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Screenings that can help

Dr. Drew Werner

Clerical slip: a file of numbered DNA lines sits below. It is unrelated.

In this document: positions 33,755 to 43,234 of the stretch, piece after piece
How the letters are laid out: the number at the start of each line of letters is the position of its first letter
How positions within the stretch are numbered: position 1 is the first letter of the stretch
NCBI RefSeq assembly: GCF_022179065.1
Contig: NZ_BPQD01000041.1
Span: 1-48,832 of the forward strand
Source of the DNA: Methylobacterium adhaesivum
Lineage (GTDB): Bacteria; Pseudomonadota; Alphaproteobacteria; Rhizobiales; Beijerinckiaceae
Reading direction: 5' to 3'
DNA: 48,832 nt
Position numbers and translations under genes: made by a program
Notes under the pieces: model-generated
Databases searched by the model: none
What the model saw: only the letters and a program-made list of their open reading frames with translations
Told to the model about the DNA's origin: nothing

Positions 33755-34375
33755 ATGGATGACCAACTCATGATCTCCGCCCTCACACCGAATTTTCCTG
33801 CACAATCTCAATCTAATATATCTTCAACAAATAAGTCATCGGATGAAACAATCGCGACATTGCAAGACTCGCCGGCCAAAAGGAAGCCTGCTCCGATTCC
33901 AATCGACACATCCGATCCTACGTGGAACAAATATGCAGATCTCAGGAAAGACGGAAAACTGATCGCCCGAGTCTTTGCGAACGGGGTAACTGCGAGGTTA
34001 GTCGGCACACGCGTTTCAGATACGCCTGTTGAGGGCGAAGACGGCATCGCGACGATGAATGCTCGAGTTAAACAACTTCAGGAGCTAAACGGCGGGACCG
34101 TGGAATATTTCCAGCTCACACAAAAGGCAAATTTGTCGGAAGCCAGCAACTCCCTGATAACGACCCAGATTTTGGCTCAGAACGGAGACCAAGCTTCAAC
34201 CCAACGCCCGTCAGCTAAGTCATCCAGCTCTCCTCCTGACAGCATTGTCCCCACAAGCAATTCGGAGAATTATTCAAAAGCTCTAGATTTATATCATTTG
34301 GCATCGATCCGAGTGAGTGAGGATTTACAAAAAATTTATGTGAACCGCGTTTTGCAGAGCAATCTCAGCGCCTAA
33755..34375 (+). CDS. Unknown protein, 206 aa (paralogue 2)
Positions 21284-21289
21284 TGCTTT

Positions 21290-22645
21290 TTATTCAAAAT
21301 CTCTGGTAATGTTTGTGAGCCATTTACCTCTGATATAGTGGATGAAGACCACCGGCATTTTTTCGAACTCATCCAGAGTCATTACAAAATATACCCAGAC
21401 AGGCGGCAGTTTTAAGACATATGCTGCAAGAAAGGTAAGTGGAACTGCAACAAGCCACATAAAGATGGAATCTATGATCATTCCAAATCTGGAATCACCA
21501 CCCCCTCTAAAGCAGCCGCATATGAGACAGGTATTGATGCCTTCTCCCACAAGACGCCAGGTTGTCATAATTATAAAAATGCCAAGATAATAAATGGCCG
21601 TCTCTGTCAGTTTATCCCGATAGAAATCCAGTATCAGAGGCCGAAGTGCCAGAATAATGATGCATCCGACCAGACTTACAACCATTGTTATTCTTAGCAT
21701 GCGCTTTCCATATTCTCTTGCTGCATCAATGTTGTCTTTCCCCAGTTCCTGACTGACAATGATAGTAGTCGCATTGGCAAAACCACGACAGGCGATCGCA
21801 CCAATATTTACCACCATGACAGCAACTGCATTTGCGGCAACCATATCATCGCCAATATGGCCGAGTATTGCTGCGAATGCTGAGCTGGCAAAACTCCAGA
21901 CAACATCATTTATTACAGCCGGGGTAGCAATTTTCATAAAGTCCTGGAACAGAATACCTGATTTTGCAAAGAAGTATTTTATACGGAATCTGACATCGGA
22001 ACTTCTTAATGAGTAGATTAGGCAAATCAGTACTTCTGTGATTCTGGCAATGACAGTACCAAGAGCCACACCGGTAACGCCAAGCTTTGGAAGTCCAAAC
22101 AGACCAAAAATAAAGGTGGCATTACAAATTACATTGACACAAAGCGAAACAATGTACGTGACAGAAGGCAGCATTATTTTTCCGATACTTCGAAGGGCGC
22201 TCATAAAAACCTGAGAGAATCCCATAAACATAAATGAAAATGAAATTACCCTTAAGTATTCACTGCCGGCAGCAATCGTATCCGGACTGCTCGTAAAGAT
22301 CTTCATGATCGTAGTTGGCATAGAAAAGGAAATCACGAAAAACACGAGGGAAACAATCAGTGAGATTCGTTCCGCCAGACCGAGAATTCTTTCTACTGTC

An apple a day keeps the doctor away. I’m not sure who first spoke those words, and even an online search of quotations yielded no help. Nevertheless, I’m sure it must have been the great grandfather of preventive medicine. The idea for this week’s article sprang from the smile of a patient and thoughts of my son. Walking into one of my exam rooms this morning, I greeted my patient as I often do: “Good morning, how are you doing today?” The almost automatic reply usually follows: “Fine, how are you?” I replied, “Very well!” (Because usually I am.) It’s nice to see you.” Then came the smile. The social graces had run their course. The moment of truth was at hand. She simply couldn’t reply, “Good to see you, too.” I immediately caught her meaning. Anything was probably better than sitting in a doctor’s office feeling sick. I empathized with her illness and thought sometimes doctors aren’t bad people to see when you are feeling well.Dear Doc: Why don’t you do an article on screening for cancer?- Staying Healthy in EagleDear Healthy: Thanks for the great idea! What a refreshing idea to see the doctor when you’re well. To better understand the hows and whys of screening tests, I’d first like to share a few thoughts. There are probably a million things I could screen for. I never have a lack of tests to order. So how to choose a screening test?Well, first we should only screen for those things something can be done about. Why do something if it doesn’t lead to a change? That’s why we don’t recommend screening children for premature development of gray hair in adulthood. Secondly, to screen for a disease, there must be an asymptomatic period for which early detection offers a significant opportunity to alter the untreated course of the disease. Keeping with our same example, early detection of risk for gray hair would have no effect whatsoever on the eventual presentation of those first gray strands. Finally, the condition to screen for must be common enough to merit a good opportunity to detect it and thus outweigh the cost of screening.So, what are the recommended screening tests? There are many, of which cancer screening is only a small portion. Some differ based on age and of course sex. The following has been taken from several sources. It is not complete. (Don Rogers wouldn’t devote an entire issue to that list!) But it highlights the most important ones. Many of the screening tests can be incorporated into routine complete health examinations. I don’t have the room here to list all the recommended immunizations, but these are perhaps the single most important preventive measure you can do. While most immunizations occur in childhood, remember they continue and are updated throughout our lives. (When was your last tetanus shot?) Finally, don’t underestimate the importance of talking with your physician. The health-care advice may be worth more than its weight in gold.Back to cancer-specific screening, here is a list of the most important arranged by type of cancer. These apply to healthy individuals without a strong family of the disease or other risk factors, including smoking and personal history of disease.Skin cancer: Periodic, every two-five years or more frequent if there are risk factors such as a history of suspicious moles or a family history of skin cancer. This starts in childhood.Breast cancer: Age 40-49, the yearly benefit of breast exams and mammography is controversial. Age 50-69, yearly breast exams and mammography are recommended.Cervical cancer:Pap smears yearly beginning within three years of the onset of sexual activity. If in a monogamous relationship and there have been at least two consecutive normal pap smears, screening may decrease to every two to three years.Colon cancer: Colonoscopy beginning at age 50 and then every10 years. Sigmoidoscopy with barium enema may be substituted for colonoscopy, although a full colonoscopy may need to be repeated if polyps are found.Prostate cancer: This is perhaps the most controversial recommendation. Neither the Canadian Task Force on Preventive Health Care nor the U.S. Preventive Services Task Force recommend routine screening. The American Urological Association, however, recommends annual screening with a digital rectal exam and PSA blood test after age 50. That recommendation may change based on the level of the PSA test.Lung cancer: There is no recommended screening, so QUIT Smoking!These recommendations are not set in stone. As new tests become available and more research is done, they will continue to change. The best way to decide what fits you is to talk to your doctor.A couple of excellent links on cancer and other screening recommendations:The Canadian Task Force on Preventive Health Care can be found at http://www.ctfphc.org/U.S. Preventive Services Task Force can be found at http://odphp.osophs.dhhs.gov/pubs/guidecps/default.htmWell, I hope you made it to the Fair and Rodeo. I remain so impressed at the hard work of all those who make this great community event happen. Some are recognized, many are not, but thanks and congratulations to all. Most of all, I want to thank and congratulate all our 4-Hers. Their hard work makes it all worthwhile.Dr. Drew Werner of the Eagle Valley Medical Center writes a weekly column for the Daily. He encourages health questions. Write him by e-mail to editor@vaildaily.com or c/o Editor, Vail Daily, P.O. Box 81, Vail, Colorado, 81658.


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